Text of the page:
Dawning Anew

Aquarius Records has changed owners, but its warm, informative approach to selling music remains intact

As Chien explains it, the model for the shop is more the friend who knows everything about music – perhaps he has eclectic tastes – whom you might ask for a recommendation from time to time. Doesn't such a strategy sound more pleasant than that of a chain store that bombards you with billboards for the new Limp Bizkit, the new Creed, etc. (they get paid to do this, by the way).

The immediate question is, What's going to be different about Aquarius now that Chien is moving on to other things? (She has her eye on a number of projects, the most pressing of which is getting Matt Gonzalez elected mayor.)

"One thing we're talking about," says Horrocks, "is maybe doing some sort of occasional print version of our e-mail list. A lot of people, I think, would probably read that who maybe weren't aware that we had a Web site. But we're pretty busy. It's hard to find the time to do stuff other than ordering the CDs and writing the reviews."

Indeed, Horrocks was busy doing inventory the other night when I took it upon myself to conduct an experiment. At about 8, I shuffled into Aquarius, poked around, then approached the guy behind the counter, Jim Haynes – who doesn't know me from Adam – and asked him a question: "I've heard a few things about this band Sun City Girls, but I'm not sure what they're all about. Can you recommend a record that might serve as a good introduction?"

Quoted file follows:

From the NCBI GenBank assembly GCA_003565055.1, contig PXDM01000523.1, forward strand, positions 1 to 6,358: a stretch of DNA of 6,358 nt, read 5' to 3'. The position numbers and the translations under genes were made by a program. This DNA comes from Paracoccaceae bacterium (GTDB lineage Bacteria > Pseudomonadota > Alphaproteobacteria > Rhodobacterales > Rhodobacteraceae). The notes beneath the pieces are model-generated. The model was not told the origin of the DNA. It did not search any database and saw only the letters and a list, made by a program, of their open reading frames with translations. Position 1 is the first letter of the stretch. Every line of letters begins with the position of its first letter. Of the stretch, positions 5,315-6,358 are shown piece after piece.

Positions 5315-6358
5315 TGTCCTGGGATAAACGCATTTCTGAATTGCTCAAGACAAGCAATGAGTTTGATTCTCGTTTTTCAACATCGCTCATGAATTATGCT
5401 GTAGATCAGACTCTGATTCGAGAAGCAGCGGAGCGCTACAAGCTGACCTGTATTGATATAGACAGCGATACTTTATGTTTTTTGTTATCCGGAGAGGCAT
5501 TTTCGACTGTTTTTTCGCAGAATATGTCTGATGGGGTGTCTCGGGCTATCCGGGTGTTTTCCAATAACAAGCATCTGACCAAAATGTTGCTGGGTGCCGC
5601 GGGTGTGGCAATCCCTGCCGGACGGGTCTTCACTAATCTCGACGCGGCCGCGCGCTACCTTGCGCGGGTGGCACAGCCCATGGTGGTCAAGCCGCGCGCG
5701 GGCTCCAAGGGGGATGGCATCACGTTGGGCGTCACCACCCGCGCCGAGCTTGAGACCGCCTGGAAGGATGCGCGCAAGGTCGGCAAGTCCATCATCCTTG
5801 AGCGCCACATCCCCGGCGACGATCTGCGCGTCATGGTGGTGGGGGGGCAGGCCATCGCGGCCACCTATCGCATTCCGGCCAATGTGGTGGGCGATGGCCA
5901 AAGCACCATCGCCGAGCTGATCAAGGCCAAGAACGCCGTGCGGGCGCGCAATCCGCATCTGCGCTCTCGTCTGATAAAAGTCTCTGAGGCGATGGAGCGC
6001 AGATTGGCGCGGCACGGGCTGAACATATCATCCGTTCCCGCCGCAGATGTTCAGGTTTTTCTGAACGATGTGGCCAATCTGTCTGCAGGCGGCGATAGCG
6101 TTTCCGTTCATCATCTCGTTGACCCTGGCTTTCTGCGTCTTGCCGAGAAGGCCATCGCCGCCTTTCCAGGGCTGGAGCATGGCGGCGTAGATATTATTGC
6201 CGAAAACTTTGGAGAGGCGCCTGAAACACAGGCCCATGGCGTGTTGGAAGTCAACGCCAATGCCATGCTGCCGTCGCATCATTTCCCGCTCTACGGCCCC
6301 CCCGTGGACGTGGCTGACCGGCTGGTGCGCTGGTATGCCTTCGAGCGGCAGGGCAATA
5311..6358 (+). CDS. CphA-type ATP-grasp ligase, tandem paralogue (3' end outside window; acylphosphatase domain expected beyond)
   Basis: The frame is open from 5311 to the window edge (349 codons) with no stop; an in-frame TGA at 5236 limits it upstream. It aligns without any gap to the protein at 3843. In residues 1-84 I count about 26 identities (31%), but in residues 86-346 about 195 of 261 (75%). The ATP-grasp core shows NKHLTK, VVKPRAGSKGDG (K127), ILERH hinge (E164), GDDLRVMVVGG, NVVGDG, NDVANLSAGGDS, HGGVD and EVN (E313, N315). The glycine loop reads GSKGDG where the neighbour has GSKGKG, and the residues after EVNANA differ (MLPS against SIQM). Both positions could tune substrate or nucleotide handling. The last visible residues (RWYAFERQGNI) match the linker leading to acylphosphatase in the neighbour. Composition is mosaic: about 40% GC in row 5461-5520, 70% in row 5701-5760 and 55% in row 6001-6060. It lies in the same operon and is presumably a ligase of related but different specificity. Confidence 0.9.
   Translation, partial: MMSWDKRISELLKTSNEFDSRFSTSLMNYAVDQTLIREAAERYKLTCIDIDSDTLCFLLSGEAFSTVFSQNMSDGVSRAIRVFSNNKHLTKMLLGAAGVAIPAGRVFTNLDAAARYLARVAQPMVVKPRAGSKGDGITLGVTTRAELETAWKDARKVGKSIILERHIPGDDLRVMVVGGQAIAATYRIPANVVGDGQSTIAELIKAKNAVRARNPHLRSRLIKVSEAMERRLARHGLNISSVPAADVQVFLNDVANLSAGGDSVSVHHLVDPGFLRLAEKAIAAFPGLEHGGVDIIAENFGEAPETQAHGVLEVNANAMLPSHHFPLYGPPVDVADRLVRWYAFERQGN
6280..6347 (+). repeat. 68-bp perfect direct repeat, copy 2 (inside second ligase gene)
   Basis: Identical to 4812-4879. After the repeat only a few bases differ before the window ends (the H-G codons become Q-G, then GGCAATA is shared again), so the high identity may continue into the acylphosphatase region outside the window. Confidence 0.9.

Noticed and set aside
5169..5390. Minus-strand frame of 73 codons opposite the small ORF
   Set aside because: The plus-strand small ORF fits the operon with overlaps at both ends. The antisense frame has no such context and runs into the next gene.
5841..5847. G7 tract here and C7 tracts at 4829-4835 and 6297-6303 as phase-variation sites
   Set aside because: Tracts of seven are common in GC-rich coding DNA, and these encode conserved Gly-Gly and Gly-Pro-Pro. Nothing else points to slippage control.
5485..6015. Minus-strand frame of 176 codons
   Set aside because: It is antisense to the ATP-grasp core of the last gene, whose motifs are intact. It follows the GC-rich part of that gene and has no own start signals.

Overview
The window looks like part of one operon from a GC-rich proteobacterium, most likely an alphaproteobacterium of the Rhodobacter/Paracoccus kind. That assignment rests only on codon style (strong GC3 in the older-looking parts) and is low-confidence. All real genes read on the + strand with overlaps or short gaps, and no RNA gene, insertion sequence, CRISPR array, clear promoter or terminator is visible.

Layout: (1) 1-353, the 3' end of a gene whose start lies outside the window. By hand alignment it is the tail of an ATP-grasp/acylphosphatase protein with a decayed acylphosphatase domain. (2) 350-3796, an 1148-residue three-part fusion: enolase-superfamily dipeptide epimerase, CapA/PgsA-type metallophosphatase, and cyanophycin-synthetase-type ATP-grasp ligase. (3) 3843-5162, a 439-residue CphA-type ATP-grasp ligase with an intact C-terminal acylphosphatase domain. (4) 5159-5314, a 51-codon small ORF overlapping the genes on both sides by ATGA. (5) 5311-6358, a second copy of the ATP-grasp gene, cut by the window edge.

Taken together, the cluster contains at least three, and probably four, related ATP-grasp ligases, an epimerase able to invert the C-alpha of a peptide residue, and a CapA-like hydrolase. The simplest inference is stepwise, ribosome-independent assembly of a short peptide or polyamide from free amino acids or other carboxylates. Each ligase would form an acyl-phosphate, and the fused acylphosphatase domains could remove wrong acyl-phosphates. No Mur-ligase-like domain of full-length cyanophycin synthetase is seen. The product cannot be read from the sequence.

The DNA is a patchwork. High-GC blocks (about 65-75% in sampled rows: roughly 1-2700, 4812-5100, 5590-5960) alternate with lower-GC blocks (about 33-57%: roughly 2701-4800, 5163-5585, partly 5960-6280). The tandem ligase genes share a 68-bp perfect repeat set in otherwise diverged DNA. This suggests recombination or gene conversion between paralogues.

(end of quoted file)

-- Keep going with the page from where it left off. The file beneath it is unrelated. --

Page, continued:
Alas, Haynes could not offer such a record, not because he didn't know plenty about the band (he did), but because the best introductions to SCG are out of print – hence the $50 price tag at Other Music. He was nice enough not to direct me to the band's later, more challenging work. What he did do is ask me what I was looking for and then walk me around the store, pointing out various SCG members' side projects and other offerings that might suit my taste. I ended up buying an album called Night Recordings From Bali, which is exactly what its title indicates. Its songs are pieces recorded and mastered by Alan Bishop, formerly of, you guessed it, Sun City Girls. It's pretty cool, a visceral aural snapshot of some fiery Balian rituals that makes me wanna reach for the nearest bottle of firewater and cut a mean-ass rug. And it cost me about $15.

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